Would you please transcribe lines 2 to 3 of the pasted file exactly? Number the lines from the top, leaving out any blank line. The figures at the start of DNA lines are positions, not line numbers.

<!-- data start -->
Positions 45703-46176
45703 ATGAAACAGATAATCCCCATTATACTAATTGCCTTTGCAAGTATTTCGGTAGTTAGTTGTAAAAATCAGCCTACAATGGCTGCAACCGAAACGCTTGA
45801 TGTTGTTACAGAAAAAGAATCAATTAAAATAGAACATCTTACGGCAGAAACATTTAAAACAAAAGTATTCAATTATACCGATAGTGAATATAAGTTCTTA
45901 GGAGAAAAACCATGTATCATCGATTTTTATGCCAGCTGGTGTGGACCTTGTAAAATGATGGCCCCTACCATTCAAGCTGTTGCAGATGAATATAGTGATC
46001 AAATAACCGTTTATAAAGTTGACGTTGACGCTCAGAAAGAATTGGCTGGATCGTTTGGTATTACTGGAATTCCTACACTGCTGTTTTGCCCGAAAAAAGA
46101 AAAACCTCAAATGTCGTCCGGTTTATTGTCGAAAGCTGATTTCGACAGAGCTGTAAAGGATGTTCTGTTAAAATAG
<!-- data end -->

45703 ATGAAACAGATAATCCCCATTATACTAATTGCCTTTGCAAGTATTTCGGTAGTTAGTTGTAAAAATCAGCCTACAATGGCTGCAACCGAAACGCTTGA
45801 TGTTGTTACAGAAAAAGAATCAATTAAAATAGAACATCTTACGGCAGAAACATTTAAAACAAAAGTATTCAATTATACCGATAGTGAATATAAGTTCTTA